This Morning: Dr Zoe talks about new Covid variant XBB1.5
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Dubbed “The Kraken”, new Covid XBB.1.5 variant has been recorded in the UK. This Omicron sub-variant has been driving up cases in the US, with experts saying it’s the one to watch. The Kraken is currently thought to trigger symptoms similar to previous Omicron strains; here’s what to look for.
While it’s too early to confirm the exact symptoms the new variant causes, the tell-tale signs are currently thought to be similar to previous Omicron strains.
Health experts and scientists are now monitoring the new sub-variant in order to determine whether it gives dominance to certain symptoms.
But Martin Michaelis, professor of molecular medicine at the University of Kent, told FactCheck “there is no indication” that the symptoms of XBB.1.5 are different from those caused by other Omicron sub-variants.
This means that less traditional symptoms – think sore throat and runny nose – could be rife as Kraken is sweeping through the UK.
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When Omicron first appeared back in 2021, it cemented itself as a Covid variant that triggers less typical symptoms, leaving cough and loss of smell less prevalent.
The Zoe Covid Study App, which tracks dominant Covid symptoms through their app users, keeps monitoring the most common symptoms in the UK.
According to their latest data from the 30 days leading up to December 5, dose of esomeprazole in infants the “top” symptoms included:
- Sore throat
- Runny nose
- Blocked nose
- Cough without phlegm
- Cough with phlegm
- Hoarse voice
- Muscle aches and pains
- Altered sense of smell.
Furthermore, the NHS states that Omicron symptoms can also include high temperature or shivering, new and continuous cough, change to taste or smell, tiredness and gastric symptoms.
Is Kraken the dominant strain in the UK?
Currently, there are only reports of the strain circulating in the UK but nothing is yet certain.
According to figures for the week ending on Saturday 17 December from the Sanger Institute in Cambridge, one in 25 Covid cases in the UK was triggered by XBB.1.5.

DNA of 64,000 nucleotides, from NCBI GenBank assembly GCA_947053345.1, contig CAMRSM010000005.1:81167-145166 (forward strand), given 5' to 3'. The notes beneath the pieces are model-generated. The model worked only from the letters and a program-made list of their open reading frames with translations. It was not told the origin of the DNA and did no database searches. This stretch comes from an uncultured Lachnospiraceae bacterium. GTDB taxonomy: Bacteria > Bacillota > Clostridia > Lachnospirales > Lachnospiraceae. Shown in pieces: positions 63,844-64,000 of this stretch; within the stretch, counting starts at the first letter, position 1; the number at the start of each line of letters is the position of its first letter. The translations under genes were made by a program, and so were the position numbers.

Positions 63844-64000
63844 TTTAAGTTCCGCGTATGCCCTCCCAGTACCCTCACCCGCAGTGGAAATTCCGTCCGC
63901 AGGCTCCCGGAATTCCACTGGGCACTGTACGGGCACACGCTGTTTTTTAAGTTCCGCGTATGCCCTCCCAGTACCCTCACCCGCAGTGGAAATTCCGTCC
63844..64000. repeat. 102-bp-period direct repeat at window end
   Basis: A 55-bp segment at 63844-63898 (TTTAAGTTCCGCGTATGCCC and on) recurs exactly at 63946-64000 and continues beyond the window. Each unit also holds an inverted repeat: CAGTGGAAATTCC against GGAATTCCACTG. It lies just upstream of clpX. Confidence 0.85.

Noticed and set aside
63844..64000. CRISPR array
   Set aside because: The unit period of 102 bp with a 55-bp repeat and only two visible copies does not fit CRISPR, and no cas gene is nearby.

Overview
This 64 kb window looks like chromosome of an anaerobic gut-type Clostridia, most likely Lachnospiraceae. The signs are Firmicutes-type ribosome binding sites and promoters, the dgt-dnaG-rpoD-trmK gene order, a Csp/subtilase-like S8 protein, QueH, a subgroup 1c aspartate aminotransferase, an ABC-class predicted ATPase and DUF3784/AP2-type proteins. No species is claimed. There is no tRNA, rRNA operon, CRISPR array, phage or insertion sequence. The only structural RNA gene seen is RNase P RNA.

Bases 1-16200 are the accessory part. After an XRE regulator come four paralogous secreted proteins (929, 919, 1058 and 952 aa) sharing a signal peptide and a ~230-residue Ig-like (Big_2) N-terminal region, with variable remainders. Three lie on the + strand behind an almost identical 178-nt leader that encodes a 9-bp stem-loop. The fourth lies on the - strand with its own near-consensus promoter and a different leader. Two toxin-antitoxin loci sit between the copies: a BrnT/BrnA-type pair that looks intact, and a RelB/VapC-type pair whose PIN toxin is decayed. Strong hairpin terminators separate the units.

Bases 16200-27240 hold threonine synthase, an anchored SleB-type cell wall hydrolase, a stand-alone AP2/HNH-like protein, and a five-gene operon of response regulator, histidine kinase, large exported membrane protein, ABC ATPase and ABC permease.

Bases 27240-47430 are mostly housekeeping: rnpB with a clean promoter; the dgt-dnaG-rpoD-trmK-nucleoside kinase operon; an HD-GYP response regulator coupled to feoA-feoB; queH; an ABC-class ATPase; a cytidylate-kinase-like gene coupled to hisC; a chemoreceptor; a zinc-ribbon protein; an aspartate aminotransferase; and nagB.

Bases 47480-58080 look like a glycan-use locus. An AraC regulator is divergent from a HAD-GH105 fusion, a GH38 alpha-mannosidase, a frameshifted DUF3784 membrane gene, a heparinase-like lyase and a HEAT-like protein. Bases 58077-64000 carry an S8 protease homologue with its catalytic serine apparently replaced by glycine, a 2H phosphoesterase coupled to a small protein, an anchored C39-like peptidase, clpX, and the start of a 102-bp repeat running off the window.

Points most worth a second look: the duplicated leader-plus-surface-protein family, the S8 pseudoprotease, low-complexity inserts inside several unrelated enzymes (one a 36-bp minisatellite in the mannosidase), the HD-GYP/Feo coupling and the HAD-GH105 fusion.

However, the data was based on just nine samples, so a larger scale data set is needed to get a better picture.
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The latest data from the Office for National Statistics suggests that around one in 20 people was infected with Covid over the Christmas break.
Cases are estimated to have doubled during December, when the XBB.1.5 Kraken variant began to roam through Britain.
Professor Paul Hunter from the University of East Anglia, said: “The balance of probabilities is that XBB.1.5 will trigger a wave here later this month, but we can’t be sure.”
Is the Kraken variant more dangerous than other Omicron strains?
Covid XBB.1.5 has been labelled the “most transmissible” variant yet by the World Health Organisation(WHO) but it appears to be just as mild as its predecessor Omicron and its other sub-variants.
Dr Maria Van Kerkhove, the WHO’s COVID-19 technical lead, told a press conference on Wednesday: “It is the most transmissible sub-variant that has been detected yet.
“The reason for this is the mutations that are within… this sub-variant of Omicron, allowing this virus to adhere to the cell and replicate easily.
“And we are concerned about its growth advantage, in particular in some countries in Europe and in the US in North America, particularly the northeast part of the United States where XBB.1.5 has rapidly replaced other circulating variants.
“Our concern is how transmissible it is… and the more this virus circulates, the more opportunities it will have to change.”
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